I am designing a security model for a web application which restricts access to certain parts of the app depending on what rights and permissions the user has. These rights and permissions are grouped together into Roles that each user can be assigned to.
However I need to create an System Administrator role that gives a special user full access to everything. In order to tackle this I can go about it in two ways:
- Create a Role of System Administrator and give it every single permission/right in the system (basically all the rights are stored in a DB table). As the application evolves and becomes larger, the Administrator role must also be updated so that it has access to the new stuff.
- Within the application itself, I allow for the System Administrator role to bypass security restrictions. So essentially it will check if the user has a certain permission, or if they're a System Administrator, it will let them through.
Option 1 presents some problems: it could be tedious and prone to oversight because each area of the application has Create, Read, Update, Write, and many more permissions. I have to include every possible combination of application area to permissions in a table for the role to have full access.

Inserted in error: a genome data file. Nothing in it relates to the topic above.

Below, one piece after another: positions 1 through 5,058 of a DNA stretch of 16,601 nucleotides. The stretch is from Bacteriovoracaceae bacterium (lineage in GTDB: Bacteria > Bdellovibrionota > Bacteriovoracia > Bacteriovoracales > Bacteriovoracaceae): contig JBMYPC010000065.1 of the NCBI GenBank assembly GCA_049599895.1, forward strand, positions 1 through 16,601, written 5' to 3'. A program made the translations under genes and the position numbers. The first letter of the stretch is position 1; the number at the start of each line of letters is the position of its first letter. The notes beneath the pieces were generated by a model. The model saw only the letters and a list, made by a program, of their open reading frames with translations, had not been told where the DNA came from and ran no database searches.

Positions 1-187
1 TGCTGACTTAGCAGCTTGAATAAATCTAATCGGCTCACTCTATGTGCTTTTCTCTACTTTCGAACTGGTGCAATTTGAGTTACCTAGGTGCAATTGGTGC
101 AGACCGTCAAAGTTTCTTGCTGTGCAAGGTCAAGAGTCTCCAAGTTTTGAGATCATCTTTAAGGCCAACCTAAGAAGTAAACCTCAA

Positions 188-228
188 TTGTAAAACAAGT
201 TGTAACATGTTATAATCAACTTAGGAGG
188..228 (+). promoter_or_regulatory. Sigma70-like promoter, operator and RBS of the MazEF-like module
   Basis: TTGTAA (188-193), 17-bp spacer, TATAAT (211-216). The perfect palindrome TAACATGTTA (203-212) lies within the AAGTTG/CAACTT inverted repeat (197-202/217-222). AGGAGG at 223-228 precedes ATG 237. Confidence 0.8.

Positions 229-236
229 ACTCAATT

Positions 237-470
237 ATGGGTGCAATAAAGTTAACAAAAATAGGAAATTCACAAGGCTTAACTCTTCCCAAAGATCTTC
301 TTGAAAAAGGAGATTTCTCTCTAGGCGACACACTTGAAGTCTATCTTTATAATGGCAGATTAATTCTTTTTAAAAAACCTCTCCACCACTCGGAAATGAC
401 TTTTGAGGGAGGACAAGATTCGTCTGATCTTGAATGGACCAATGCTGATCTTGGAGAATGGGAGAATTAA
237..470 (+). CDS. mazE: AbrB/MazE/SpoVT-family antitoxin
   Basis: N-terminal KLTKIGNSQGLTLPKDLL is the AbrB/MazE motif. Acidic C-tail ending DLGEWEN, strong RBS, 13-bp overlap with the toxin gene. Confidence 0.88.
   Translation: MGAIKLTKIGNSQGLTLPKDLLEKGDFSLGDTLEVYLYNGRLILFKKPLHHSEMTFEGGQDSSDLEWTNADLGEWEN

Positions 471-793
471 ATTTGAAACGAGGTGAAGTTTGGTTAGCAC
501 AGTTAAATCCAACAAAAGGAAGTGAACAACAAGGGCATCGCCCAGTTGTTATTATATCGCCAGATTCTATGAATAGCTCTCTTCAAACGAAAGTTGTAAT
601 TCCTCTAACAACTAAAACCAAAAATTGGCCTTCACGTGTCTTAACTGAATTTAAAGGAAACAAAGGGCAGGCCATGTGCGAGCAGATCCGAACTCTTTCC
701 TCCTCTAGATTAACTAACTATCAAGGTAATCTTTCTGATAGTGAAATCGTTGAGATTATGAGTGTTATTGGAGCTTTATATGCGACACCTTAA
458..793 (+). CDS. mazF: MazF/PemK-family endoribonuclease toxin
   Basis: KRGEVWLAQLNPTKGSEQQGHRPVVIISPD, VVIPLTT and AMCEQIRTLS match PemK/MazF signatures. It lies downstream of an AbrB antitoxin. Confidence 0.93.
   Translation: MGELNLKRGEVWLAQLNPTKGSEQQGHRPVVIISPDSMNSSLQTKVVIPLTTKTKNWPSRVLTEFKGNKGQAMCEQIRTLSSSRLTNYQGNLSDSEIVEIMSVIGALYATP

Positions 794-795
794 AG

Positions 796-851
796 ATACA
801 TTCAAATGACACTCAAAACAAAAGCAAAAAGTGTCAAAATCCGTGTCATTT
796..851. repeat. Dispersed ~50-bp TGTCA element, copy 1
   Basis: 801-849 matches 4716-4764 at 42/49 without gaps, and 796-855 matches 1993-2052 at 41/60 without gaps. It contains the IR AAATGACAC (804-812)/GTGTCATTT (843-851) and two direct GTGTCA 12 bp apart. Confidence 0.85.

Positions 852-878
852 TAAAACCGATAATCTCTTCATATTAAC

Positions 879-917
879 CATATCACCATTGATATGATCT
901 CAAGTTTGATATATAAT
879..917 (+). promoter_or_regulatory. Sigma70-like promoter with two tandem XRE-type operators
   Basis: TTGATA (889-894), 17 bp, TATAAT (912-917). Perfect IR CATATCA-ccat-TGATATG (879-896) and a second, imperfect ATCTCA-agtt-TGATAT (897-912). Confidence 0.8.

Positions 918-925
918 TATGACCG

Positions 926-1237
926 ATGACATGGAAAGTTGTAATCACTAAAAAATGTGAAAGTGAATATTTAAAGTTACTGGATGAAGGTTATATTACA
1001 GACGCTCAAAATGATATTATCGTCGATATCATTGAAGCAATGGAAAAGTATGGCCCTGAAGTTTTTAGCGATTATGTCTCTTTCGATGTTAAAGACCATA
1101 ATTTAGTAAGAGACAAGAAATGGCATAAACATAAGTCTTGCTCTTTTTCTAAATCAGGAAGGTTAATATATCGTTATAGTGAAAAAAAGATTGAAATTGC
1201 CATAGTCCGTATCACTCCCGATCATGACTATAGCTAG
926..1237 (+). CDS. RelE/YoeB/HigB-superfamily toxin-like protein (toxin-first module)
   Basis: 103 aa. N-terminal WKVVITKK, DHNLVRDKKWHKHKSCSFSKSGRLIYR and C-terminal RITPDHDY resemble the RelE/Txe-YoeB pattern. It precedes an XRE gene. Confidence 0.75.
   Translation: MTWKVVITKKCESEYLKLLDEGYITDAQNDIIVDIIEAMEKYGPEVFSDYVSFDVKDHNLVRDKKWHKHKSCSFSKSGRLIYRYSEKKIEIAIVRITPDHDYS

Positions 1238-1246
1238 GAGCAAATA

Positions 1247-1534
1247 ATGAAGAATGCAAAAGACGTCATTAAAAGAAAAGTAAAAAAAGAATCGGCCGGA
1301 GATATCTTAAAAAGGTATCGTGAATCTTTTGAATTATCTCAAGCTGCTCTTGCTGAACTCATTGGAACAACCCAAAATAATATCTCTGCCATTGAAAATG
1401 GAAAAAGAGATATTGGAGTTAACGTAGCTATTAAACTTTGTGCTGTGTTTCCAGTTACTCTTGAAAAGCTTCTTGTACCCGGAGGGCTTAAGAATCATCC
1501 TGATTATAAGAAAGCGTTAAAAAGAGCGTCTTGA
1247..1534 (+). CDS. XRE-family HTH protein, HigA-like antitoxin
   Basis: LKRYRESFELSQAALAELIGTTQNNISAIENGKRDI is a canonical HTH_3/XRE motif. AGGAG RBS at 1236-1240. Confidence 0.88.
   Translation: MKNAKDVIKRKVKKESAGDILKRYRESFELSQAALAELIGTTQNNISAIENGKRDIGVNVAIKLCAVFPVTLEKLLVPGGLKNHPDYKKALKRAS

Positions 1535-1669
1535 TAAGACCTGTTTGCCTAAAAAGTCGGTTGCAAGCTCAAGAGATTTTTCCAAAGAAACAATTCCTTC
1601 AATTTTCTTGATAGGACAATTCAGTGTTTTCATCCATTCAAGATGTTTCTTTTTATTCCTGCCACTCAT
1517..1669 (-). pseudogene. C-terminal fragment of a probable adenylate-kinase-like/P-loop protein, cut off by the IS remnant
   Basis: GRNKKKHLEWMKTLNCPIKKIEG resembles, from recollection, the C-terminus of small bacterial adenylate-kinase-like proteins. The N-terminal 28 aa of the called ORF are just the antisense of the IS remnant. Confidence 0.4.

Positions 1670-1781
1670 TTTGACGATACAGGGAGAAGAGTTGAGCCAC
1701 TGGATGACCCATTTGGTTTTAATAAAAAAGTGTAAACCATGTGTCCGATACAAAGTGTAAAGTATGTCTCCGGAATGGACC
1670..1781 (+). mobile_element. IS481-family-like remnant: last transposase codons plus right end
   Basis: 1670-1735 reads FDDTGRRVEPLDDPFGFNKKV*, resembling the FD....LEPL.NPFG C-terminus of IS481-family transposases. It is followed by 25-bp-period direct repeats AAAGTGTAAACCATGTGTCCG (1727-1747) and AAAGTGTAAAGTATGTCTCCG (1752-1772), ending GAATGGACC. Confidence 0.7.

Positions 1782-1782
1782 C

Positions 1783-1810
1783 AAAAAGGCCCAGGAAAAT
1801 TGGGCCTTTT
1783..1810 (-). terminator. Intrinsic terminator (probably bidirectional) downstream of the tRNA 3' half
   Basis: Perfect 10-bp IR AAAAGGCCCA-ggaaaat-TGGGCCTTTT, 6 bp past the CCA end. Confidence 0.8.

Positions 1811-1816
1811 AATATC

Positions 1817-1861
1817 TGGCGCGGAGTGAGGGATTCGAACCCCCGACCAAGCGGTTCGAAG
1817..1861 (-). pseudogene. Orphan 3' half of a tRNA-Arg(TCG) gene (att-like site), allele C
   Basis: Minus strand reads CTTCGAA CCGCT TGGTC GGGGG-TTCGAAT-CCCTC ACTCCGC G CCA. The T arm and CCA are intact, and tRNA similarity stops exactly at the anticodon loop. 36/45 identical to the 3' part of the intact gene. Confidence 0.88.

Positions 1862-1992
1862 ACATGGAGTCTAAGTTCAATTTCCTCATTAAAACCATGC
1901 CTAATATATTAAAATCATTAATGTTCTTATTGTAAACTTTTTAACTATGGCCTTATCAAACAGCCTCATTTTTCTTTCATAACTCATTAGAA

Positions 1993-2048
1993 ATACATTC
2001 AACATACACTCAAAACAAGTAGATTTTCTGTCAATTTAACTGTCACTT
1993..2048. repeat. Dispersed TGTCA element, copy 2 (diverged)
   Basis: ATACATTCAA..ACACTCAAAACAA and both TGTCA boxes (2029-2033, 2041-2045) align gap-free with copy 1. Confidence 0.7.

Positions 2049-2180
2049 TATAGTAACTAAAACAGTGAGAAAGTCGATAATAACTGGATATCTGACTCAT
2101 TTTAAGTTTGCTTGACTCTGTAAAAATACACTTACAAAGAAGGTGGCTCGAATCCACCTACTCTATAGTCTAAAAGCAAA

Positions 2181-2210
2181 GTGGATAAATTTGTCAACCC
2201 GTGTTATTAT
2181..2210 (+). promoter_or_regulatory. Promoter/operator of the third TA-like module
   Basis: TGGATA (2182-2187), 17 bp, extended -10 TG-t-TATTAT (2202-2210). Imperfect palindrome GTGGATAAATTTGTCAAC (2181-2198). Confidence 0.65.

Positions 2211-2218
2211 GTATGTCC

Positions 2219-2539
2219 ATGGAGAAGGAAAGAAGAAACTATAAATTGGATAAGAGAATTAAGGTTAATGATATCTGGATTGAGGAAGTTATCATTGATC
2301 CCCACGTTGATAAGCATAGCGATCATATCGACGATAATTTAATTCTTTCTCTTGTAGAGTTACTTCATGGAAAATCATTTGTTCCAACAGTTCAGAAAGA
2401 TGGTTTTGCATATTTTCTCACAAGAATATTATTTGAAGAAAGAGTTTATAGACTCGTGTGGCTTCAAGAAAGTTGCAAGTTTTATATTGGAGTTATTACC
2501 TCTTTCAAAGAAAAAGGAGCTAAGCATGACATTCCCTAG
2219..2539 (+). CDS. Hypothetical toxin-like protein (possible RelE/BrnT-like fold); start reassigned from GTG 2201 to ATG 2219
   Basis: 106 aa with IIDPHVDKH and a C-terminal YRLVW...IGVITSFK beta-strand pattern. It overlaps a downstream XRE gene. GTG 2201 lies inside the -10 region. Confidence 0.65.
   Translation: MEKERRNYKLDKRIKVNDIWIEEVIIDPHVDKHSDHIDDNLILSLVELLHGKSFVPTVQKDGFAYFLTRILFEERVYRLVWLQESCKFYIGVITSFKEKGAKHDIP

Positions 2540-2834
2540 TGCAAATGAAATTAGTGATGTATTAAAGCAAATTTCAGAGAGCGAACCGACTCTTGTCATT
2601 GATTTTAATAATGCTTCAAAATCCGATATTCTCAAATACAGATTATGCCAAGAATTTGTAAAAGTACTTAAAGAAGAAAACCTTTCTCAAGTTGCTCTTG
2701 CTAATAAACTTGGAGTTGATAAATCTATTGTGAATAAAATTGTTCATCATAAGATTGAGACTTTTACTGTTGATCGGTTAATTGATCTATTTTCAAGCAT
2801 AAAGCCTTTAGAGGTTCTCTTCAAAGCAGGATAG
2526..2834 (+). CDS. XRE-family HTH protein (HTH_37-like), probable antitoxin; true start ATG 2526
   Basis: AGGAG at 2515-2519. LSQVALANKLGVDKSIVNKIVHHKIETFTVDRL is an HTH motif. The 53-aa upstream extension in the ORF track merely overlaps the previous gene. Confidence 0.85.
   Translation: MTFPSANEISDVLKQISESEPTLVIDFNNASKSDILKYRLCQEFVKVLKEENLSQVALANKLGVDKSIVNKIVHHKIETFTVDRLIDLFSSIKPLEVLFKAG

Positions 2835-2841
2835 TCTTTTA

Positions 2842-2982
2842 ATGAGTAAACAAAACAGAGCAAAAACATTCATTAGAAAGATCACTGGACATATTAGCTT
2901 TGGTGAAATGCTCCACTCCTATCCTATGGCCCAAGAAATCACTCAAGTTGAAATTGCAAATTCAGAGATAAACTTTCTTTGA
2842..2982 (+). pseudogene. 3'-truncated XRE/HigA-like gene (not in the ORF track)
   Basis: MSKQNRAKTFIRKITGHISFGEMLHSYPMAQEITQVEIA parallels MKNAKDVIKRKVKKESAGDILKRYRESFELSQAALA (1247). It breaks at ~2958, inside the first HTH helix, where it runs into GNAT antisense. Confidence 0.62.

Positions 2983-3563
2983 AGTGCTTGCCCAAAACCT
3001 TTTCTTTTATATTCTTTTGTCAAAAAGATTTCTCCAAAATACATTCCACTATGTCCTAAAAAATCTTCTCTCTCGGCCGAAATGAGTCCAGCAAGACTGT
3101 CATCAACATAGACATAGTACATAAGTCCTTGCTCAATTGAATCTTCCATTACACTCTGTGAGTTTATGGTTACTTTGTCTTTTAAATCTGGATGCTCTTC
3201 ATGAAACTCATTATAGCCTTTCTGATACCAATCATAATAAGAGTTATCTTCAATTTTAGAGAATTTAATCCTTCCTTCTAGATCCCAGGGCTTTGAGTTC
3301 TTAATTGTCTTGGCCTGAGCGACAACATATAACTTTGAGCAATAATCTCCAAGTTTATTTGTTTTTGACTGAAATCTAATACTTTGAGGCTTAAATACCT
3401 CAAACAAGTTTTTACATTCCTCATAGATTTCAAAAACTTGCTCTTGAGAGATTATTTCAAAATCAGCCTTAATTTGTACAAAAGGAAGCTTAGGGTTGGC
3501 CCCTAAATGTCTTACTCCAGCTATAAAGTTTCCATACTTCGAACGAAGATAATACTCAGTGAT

Option 2 present its own problems: the System Administrator bypass is hard-coded into every single area where a restriction is needed. If the name of the System Administrator role was to change (e.g. Master User) then I'd have to update the code everywhere. However this option means I don't need to worry about constantly updating the Role table so that the System Administrator gets permission to access new stuff.
I'm building an enterprise class software so it has to be scalable whichever option I go with.
Yes I know this is highly subjective if just treated just as is. But I believe there must be some good-practice security design pattern where one way is recommended over the other. There are things I can't foresee right now which others may have encountered. I would even appreciate some links to thoughts on this and good way to go forward.